How A Puff Is Made
From manufacturing to your pantry: A behind-the-scenes look at our award-winning Snackworthy® Simply Puffs™
By David Mortemore, Food Research and Product Development Project Manager
As the food research and product development project manager at Lehi Valley Trading Company, I’m often asked how we develop new products. The process, from the new product idea all the way to an order being placed, is what I enjoy most about my job. The chain of events often begins with a customer request or a new concept idea from the sales and marketing team. An example of this process is our company’s history with one of our best-selling products, corn puffs. How can that little puff come from an ear of corn? You might think it requires a lot of fancy ingredients, but it’s just science. It involves temperature, pressure, moisture levels, and, of course, corn. The proper balance of these different factors controls the environment in the equipment that produces the puff. When I started at Lehi Valley, the only flavor we produced was our butter toffee puff. The company had an initiative to expand the flavor line which resulted in monthly meetings with the marketing, sales, production and operations teams to discuss new product flavors and evaluate prototype samples. Based on consumer requests, we focused on flavors that would be widely accepted and sell well. Along with expanding our flavor options, we wanted to bring in extruding equipment so we could manufacture the plain puffs in house. Now that we have the necessary equipment, we’ve expanded the puff flavors to include caramel, cinnamon roll, sea salted caramel, and coconut. Here’s a behind-the-scenes look of how we transform bags of cornmeal into our popular and award-winning Snackworthy® Simply Puffs.™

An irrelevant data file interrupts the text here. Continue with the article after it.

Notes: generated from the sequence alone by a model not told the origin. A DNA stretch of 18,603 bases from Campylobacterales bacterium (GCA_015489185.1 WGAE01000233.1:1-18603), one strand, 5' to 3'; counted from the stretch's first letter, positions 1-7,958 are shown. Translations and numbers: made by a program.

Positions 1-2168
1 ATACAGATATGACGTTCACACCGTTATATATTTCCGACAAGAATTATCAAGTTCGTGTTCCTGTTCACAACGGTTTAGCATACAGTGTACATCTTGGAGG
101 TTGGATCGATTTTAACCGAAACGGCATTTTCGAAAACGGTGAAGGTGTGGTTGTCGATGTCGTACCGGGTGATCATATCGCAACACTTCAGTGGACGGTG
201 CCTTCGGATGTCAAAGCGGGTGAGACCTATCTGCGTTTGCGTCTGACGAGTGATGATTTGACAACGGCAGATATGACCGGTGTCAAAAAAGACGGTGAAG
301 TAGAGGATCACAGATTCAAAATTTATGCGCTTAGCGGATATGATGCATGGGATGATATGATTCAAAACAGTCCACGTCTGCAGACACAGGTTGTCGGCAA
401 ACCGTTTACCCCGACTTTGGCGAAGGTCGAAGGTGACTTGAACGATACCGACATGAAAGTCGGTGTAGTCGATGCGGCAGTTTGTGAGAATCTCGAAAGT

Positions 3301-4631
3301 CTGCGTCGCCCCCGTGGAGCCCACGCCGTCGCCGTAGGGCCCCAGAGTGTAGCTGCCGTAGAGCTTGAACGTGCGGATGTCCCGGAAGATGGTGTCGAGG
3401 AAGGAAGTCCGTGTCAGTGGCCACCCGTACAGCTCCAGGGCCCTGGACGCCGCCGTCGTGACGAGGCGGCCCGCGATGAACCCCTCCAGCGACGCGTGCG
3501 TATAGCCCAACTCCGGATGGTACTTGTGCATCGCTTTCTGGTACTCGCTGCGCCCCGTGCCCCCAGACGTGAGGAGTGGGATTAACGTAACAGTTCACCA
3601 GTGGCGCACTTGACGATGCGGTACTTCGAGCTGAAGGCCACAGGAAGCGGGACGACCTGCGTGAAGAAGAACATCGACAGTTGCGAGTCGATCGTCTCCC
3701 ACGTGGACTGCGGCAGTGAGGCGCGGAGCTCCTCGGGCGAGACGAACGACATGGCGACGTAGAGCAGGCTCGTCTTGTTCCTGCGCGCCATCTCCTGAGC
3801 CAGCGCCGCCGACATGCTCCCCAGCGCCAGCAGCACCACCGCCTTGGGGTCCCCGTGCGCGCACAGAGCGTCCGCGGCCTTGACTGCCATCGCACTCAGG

Shaping into puffs
- Cornmeal is the only ingredient. First, we mix in a little bit of water to the desired moisture level. The consistency of the cornmeal/water mixture is like a thick paste.
- Next, the wet cornmeal loads into an extruding machine that forms the shape of the collette (corn puff).
- An auger pushes the mixture through a die as it is exposed to high pressure. This develops the proper temperature to change the moisture in the cornmeal paste into steam, creating air cells in the collette, and puffs the corn.
- After the puffed mixture pushes through the die, a rotating knife blade cuts off the collette to whatever size and shape you select.
- At this point, the collettes are conveyed through an oven for further drying. The result is the plain corn collette, which is about four percent moisture and feels crispy.
- Next, we add the flavor. Lehi Valley currently produces sweet puffs with flavors like butter toffee, caramel, cinnamon roll, sea salted caramel, and coconut.
- We produce our sweet puffs, starting with a similar process as a candy manufacturer would use, by making a caramel or candy type solution in a kettle. The goal is to make a hard shell on the collette so the finished flavored puffs are a crunchy snack, and not soft and chewy. The finished product texture is determined by how you cook it.
- The cooked “caramel/candy” liquid then is applied to the plain corn collettes. The coated collettes are then removed from the kettle and separated.
- Once they cool to room temperature, the coating becomes a crunchy shell and they are ready for packaging.
Packing it up
- We package the flavored puffs for consumers on a form and fill machine. The packaging material (film) starts flat on a roll like aluminum foil or plastic wrap. The machine takes the film and forms and seals it, essentially becoming a tube.
- The flavored puffs are mechanically measured, for a specified amount, in hoppers that drop into the tube of packaging film. The form and fill machine heat seals the top and bottom, and cuts each bag off the tube.
- We then hand pack individual retail bags into cases, put them on pallets and ship them off to our customers before hitting your pantry shelf.